Tuesday, December 22, 2015

Can a breach provide a competitive advantage? Was Lambert linked to the hacker and not the hack? Not much to go on here.
DOJ investigating data breach at Uber
The Department of Justice is probing a data breach at Uber that an internal investigation reportedly linked to an employee at rival service Lyft, Reuters reported late Friday.
Uber has said that the data breach last year may have affected tens of thousands of drivers, exposing their identities and drivers license numbers.
Uber's internal investigation reportedly linked the initial data breach to a Comcast IP address belonging to Chris Lambert, the chief technology officer at rival service Lyft. A separate IP address reportedly executed the hack; that user remains unidentified.
… Lambert’s attorney says the software engineer has signed a sworn statement saying he was not involved in the hack. He told Reuters he expected an investigation would clear his client.




Incentive for my Computer Security students?
Cybersecurity Market Reaches $75 Billion In 2015, Expected To Reach $170 Billion By 2020
… According to IDC, the hot areas for growth are security analytics / SIEM (10%); threat intelligence (10% +); mobile security (18%); and cloud security (50%).
… There’s a huge cybersecurity market emerging around protecting cars from being hacked.
… Cybersecurity insurance is one of the fastest growing sectors in the insurance market, according to the PwC Global State of Information Security Survey 2016. A recent PwC report forecasts that the global cyberinsurance market will reach $7.5 billion in annual sales by 2020, up from $2.5 billion this year.


(Related) The subtitle for my Computer Security class is “How to Commit Computer Crime.”
How to Think Like a Hacker and Act Like a Security Pro
A rite of passage for new parents is child-proofing—securing the home from threats to children. Most experts on the subject highly recommend that parents make their way around the house on their hands and knees in order to experience the environment from a child’s perspective. This may be the only way to see the threats that aren’t obvious from an adult’s point of view.
The same is true when building security into an application. Obviously, there are lists of common vulnerabilities and other guidance in the form of best practices to consider. However, to really protect software you need to consider the hacker’s point of view of the application. You need to think like a hacker, but act like a security pro.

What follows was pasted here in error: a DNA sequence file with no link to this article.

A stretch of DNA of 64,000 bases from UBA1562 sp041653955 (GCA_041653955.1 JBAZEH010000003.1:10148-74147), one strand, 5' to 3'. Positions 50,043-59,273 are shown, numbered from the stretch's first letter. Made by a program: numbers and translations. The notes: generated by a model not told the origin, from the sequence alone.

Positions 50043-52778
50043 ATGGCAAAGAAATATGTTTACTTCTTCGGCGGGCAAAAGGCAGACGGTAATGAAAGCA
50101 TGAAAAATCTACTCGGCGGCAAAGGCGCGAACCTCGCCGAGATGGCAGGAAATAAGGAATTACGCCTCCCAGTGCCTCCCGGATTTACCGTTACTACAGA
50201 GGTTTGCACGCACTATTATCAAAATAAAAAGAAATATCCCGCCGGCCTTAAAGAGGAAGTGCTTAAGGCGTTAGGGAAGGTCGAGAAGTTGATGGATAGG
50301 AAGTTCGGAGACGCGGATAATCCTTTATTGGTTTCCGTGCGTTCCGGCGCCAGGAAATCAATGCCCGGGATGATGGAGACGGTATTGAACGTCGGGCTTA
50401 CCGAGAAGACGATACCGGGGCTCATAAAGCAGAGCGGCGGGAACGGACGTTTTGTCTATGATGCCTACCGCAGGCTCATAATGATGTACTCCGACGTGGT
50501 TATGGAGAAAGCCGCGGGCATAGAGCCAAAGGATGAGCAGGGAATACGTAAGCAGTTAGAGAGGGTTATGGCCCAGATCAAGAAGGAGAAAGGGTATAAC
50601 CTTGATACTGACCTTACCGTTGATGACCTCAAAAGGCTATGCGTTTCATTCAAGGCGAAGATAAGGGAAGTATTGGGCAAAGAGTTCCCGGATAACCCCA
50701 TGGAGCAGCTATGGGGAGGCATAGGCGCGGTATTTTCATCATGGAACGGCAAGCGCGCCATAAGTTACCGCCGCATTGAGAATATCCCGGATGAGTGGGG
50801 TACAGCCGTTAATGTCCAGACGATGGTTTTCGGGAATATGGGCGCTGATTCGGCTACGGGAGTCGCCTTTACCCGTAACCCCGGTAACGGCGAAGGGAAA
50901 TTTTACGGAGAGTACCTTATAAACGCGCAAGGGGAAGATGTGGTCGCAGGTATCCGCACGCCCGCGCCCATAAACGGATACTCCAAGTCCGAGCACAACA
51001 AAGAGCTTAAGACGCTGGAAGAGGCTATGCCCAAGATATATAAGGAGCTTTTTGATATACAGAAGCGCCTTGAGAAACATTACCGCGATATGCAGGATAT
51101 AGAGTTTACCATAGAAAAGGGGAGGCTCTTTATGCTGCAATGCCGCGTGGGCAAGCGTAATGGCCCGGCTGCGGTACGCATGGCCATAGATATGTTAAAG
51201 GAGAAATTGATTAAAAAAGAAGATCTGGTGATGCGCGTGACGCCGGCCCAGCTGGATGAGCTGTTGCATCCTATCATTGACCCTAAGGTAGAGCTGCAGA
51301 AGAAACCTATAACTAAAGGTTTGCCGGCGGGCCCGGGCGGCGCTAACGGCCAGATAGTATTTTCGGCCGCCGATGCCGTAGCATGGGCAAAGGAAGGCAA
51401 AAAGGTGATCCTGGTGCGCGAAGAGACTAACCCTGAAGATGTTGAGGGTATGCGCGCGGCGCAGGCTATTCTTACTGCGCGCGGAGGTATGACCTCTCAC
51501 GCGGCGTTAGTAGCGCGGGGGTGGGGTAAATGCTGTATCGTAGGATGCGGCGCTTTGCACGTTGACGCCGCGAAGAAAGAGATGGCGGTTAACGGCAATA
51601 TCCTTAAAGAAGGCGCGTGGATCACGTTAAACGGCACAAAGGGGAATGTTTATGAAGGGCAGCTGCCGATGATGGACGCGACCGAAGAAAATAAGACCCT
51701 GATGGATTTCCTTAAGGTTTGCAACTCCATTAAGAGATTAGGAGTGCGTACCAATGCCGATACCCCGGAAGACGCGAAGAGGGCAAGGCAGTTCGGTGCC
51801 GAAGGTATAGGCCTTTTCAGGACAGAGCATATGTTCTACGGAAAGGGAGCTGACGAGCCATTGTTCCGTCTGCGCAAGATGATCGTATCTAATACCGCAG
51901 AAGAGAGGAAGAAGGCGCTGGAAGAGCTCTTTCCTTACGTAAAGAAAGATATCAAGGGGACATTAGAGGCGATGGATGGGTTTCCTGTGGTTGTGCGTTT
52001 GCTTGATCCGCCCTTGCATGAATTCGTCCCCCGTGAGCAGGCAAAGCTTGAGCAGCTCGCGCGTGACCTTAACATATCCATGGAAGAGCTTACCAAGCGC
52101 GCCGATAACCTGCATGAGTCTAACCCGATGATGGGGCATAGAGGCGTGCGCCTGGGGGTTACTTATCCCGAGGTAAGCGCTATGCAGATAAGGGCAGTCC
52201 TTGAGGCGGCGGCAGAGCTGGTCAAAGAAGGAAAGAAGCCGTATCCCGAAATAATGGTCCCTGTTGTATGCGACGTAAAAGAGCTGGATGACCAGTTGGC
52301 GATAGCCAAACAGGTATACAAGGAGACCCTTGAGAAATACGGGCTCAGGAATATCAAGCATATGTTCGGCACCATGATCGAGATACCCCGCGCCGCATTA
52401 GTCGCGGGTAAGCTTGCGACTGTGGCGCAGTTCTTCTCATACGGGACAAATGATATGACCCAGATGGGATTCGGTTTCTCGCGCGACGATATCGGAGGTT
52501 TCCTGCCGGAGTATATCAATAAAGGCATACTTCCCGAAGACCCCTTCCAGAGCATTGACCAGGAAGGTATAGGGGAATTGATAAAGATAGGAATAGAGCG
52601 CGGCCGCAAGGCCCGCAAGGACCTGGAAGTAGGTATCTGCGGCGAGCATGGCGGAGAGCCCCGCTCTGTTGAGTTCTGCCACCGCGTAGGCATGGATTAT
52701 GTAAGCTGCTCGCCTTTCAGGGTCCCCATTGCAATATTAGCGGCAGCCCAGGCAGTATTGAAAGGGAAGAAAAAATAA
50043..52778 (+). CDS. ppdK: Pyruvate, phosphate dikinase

Betting on litigation. A new area for my Statistics students to ponder?
Caterpillar ordered to pay $73.6M to tiny British firm for stealing design
A federal jury has ordered Peoria-based Caterpillar to pay a small British firm $73.6 million for ripping off its design for a piece of heavy-duty construction equipment.
… Miller's victory was good news for Highland Park-based Arena Consulting, which helped bankroll the suit in return for a cut of the jury award.
So-called litigation financing is a growing but controversial industry. Supporters say it levels the playing field, allowing small-time litigants to have their day in court against wealthy defendants, but critics say giving outside investors a stake in the outcome of a case can skew the litigants' decision making.




Interesting. So what do we do about it?
… Some scholars argue nations must take a rigorous approach to understanding how people become radicalized — and, just as importantly, that religion itself is not the main motivation.
A substantial number of radical Islamic terrorists are recent converts who know surprisingly little about Islam, Olivier Roy, a professor at the European University Institute in Italy and well-known analyst of Islamist terrorism, said in a recent lecture, where he attempted to lay out “a scientific perspective on the causes/circumstances” of people joining radical groups.
… No comprehensive data exists on the militants who have joined the Islamic State and other organizations, but Roy has analyzed individual stories of the path to radicalization — saying that we must first understand radicalization before we can hope to prevent or reverse it.
4. Most radicals are motivated by the desire to be a hero, to do violence or get revenge.




Own everything from purchase to delivery? Interesting analysis.
An In-Depth Analysis Of Plans For An Amazon Airline
After over a month of speculation, more details are beginning to emerge surrounding Amazon's rumored plan to launch an in-house freight airline. The rumor started with someone close to the talks posting on an online forum stating that Amazon is working to create the world's largest overnight parcel service within 2 years. The source stated Amazon would not buy an existing company as it did not want to inherit the problems so instead resorted to launching its own operation. In this article, I go into detail about the implications of such an operation for Amazon financially, structurally and the risks associated with such a venture.
… Amazon has been quietly building up sorting centers across the country, replacing work that was previously done by FedEx and UPS
… Some impressive numbers to note are a 1% market share in U.S domestic parcel deliveries ($800 million), contract logistics ($2.5 billion), and freight forwarding ($1.7 billion) would add $5 billion in annual revenue to Amazon.




Humor is truth.
Strategic Humor: Cartoons from the January-February 2016 Issue




Proof that I am (almost) completely out of touch.
The Best of the ‘Best Of’ Lists
The best of the ‘Best Movies of 2015’
The best of the ‘Best Television Shows of 2015’
The best of the ‘Best Television Shows of 2015’
The best of the ‘Best Albums of 2015’


No comments: